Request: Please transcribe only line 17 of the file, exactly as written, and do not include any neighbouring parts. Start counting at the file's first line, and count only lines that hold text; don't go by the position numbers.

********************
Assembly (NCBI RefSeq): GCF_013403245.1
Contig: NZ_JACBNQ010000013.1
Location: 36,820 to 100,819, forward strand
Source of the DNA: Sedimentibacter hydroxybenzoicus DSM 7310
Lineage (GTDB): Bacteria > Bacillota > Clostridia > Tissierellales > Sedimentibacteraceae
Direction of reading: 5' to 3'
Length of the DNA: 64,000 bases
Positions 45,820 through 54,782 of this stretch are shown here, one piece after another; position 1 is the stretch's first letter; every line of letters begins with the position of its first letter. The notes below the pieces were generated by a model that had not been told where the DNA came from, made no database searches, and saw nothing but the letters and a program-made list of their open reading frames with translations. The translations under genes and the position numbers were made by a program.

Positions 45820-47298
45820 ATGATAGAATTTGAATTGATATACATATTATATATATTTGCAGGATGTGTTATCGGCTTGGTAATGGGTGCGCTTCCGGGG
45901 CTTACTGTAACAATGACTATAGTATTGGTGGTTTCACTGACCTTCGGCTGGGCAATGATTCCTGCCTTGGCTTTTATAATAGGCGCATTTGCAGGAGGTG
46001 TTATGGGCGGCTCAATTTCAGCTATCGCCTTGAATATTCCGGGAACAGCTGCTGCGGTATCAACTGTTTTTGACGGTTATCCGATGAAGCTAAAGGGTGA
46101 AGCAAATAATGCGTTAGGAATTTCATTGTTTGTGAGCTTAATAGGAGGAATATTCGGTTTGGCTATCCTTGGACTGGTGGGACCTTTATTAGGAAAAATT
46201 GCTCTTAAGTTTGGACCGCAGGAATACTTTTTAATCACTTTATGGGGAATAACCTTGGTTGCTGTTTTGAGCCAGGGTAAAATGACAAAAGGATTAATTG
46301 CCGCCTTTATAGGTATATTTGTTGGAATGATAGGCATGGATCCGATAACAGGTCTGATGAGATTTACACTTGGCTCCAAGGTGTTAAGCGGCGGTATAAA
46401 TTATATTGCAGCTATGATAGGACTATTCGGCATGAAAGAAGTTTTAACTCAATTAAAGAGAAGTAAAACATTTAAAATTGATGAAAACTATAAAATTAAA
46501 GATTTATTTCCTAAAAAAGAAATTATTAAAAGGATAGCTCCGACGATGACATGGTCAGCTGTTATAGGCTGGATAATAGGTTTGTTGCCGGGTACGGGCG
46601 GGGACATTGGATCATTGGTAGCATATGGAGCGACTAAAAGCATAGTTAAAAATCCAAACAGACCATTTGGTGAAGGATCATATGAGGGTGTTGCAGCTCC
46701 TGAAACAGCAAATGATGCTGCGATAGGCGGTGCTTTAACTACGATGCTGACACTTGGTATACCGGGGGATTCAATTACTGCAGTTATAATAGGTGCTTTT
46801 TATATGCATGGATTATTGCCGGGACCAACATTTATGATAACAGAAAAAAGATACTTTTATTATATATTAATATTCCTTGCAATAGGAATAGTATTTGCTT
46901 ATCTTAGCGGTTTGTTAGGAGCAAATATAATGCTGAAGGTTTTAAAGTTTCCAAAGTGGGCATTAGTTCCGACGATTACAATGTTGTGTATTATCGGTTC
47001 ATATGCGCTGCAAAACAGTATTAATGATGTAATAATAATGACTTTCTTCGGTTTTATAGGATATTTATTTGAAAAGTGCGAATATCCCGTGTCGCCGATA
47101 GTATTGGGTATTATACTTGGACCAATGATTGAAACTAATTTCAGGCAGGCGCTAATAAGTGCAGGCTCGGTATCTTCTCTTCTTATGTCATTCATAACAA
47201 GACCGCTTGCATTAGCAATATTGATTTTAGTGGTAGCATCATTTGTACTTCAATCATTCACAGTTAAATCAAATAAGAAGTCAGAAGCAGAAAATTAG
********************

46501 GATTTATTTCCTAAAAAAGAAATTATTAAAAGGATAGCTCCGACGATGACATGGTCAGCTGTTATAGGCTGGATAATAGGTTTGTTGCCGGGTACGGGCG